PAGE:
NU, China sign agreement for culture center


By Michael Wunder, News Editor

The University of Nebraska and Xi’an Jiatong University in China have signed an agreement to establish an American Culture Center in Xi’an China, said University of Nebraska President James Milliken Oct. 19.  

The center will be one of 10 in the country to receive U.S. seed funding and will expose students and faculty at XJTU to American government, art, law, medicine, history and culture.

“The students in Chinese universities today will be the business and governmental leaders of China tomorrow, and cultural understanding is an essential ingredient to peaceful and constructive relationships,” Milliken said in a press release. “Too often, impressions of the United States are formed through films, television and other artificial mechanisms rather than interaction with real Americans. Assuring a physical presence of Nebraska students and faculty in Xi’an with the ability to interact on a personal level will provide a better and more balanced view of the United States.”

The American Culture Center will boost faculty and student experiences in both China and Nebraska, Milliken said.  Xi’an, with a population of around 10 million, is a gateway to western China and plays a vital role in furthering China’s position as a global decision-maker.

The center would act as a sort of reciprocal agent to the existing Confucius Institute at UNL.  Established in 2007, the institute’s mission is to teach Chinese language and culture in Lincoln and foster an understanding and appreciation of the culture throughout Nebraska.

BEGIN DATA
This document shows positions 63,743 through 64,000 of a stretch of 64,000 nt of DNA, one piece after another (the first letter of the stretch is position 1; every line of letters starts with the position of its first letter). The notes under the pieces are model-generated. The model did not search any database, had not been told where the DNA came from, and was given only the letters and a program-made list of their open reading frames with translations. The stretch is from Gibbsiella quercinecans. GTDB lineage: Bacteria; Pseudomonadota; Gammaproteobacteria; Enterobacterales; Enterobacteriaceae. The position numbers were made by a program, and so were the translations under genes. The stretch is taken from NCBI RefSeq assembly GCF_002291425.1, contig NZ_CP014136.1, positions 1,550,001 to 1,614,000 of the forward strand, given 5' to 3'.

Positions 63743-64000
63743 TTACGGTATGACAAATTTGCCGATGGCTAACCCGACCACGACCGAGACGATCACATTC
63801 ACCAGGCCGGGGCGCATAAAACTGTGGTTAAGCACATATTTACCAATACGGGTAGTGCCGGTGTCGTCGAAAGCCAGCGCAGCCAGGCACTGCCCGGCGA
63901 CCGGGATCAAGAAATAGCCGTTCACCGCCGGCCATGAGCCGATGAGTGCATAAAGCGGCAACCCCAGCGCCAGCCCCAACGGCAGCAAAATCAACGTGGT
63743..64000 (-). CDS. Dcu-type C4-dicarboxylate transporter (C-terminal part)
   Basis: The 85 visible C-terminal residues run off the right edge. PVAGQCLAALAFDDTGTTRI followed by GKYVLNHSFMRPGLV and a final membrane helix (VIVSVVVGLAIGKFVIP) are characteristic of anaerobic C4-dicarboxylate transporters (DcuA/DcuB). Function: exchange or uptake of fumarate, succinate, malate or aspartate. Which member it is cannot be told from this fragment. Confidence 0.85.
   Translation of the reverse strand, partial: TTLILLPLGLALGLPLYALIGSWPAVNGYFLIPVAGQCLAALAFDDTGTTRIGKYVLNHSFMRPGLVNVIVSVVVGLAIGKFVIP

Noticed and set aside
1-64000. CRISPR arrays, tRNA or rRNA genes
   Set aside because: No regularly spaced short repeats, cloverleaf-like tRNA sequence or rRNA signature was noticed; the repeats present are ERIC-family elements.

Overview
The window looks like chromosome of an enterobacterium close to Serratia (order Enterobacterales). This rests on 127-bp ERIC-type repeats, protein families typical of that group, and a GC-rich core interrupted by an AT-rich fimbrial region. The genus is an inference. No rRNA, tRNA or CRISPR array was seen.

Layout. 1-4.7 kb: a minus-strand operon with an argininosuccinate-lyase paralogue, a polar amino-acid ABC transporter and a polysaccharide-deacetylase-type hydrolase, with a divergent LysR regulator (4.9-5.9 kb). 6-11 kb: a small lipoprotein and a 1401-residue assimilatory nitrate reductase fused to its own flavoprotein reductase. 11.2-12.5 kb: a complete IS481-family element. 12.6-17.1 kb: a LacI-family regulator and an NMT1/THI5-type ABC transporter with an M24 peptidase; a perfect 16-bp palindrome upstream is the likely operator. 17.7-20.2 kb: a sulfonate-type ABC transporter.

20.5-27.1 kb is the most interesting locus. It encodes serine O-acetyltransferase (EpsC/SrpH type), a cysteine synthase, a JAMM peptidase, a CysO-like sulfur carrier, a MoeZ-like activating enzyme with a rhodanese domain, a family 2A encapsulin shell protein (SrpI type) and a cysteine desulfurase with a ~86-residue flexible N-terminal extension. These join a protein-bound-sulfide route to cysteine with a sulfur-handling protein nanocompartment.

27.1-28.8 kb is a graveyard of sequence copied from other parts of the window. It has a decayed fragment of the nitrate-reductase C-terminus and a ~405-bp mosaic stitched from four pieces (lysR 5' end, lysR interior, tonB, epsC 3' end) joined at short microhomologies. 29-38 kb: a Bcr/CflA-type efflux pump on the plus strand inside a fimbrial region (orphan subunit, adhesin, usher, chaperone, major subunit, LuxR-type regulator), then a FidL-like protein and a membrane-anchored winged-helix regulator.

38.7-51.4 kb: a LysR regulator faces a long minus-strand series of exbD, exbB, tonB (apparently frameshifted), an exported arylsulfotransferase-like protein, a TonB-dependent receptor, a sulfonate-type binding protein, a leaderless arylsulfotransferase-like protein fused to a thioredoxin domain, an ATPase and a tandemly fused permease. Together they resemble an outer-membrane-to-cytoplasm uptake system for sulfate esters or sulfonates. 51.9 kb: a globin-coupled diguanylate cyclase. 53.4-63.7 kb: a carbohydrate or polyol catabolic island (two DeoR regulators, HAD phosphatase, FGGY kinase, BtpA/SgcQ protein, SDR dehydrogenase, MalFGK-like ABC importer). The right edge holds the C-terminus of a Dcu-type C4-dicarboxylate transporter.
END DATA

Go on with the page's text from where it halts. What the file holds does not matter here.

Recently. China’s central government named Xi’an the country’s third “international city,” giving the city the same global sheen as Beijing and Shanghai.  Despite a high rate of tourism, the city still doesn’t receive the same amount of exposure to American culture as its colleagues.

The center will sponsor student exchanges to permit students of each institution to study at the other for a year, semester or shorter periods, as well as an American Culture Week, according to a press release. The center will also feature faculty lectures, cultural performances and instructional courses.

Discussions between NU and XJTU began during Milliken’s November 2010 China visit, where he and XTJU President Zheng Nanning kindled talks of a possible cultural exchange center.  The idea was then encouraged by former U.S. ambassador to China—and current candidate for the GOP presidential nomination—John Huntsman.

The American Embassy in Beijing selected NU from a host of competing universities as a recipient of $100,000 seed funding for the project.  The federal government encourages university-to-university relationships as a “critical component” in increasing mutual understanding between the U.S. and China, Milliken said.

UNL Chancellor Harvey Perlman led discussions with Xi’an Jiaotong and signed the official agreement.

“Xi’an Jiaotong is providing us with good space in which to house the center, and we are planning an ‘American week’ in the spring where students and faculty from Nebraska can interact with their counterparts in Xi’an,” Perlman said in the press release. “This deepens the relationship between XJTU and the University of Nebraska and opens up expanding opportunities for student exchanges and joint research.”

Officals from XJTU didn’t respond to messages left by the Gateway.


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